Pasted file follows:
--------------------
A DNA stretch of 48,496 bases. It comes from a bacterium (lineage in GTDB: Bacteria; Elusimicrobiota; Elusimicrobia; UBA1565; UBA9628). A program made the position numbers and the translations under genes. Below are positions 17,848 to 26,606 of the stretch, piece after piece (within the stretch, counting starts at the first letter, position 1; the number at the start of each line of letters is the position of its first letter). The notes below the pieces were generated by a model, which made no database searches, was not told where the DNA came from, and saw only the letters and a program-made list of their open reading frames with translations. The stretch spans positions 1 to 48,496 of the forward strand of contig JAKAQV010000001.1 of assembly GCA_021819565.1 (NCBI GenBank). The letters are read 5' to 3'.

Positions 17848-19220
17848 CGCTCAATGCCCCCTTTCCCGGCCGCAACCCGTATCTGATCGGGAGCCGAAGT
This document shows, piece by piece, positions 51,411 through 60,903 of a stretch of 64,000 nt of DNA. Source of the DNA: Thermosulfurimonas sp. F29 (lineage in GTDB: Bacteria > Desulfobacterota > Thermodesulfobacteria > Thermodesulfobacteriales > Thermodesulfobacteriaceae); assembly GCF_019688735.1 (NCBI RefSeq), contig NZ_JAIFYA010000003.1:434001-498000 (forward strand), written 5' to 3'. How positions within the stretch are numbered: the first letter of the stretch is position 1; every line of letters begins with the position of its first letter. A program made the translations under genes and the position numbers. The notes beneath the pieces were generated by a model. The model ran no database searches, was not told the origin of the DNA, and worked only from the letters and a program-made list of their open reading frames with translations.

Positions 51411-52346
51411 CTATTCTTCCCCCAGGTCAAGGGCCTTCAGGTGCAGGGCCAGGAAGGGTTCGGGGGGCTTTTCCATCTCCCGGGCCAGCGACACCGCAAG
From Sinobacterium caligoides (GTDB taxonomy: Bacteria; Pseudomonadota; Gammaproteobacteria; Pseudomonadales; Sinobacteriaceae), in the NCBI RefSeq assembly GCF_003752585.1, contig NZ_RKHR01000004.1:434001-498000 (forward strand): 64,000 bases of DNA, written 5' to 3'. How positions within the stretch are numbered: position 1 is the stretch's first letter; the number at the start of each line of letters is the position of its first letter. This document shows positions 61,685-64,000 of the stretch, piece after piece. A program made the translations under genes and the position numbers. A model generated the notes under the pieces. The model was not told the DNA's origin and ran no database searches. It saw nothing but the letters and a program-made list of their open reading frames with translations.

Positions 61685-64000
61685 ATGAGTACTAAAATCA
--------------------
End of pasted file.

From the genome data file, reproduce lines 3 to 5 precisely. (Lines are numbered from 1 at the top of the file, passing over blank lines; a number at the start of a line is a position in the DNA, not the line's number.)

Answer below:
17848 CGCTCAATGCCCCCTTTCCCGGCCGCAACCCGTATCTGATCGGGAGCCGAAGT
This document shows, piece by piece, positions 51,411 through 60,903 of a stretch of 64,000 nt of DNA. Source of the DNA: Thermosulfurimonas sp. F29 (lineage in GTDB: Bacteria > Desulfobacterota > Thermodesulfobacteria > Thermodesulfobacteriales > Thermodesulfobacteriaceae); assembly GCF_019688735.1 (NCBI RefSeq), contig NZ_JAIFYA010000003.1:434001-498000 (forward strand), written 5' to 3'. How positions within the stretch are numbered: the first letter of the stretch is position 1; every line of letters begins with the position of its first letter. A program made the translations under genes and the position numbers. The notes beneath the pieces were generated by a model. The model ran no database searches, was not told the origin of the DNA, and worked only from the letters and a program-made list of their open reading frames with translations.

Positions 51411-52346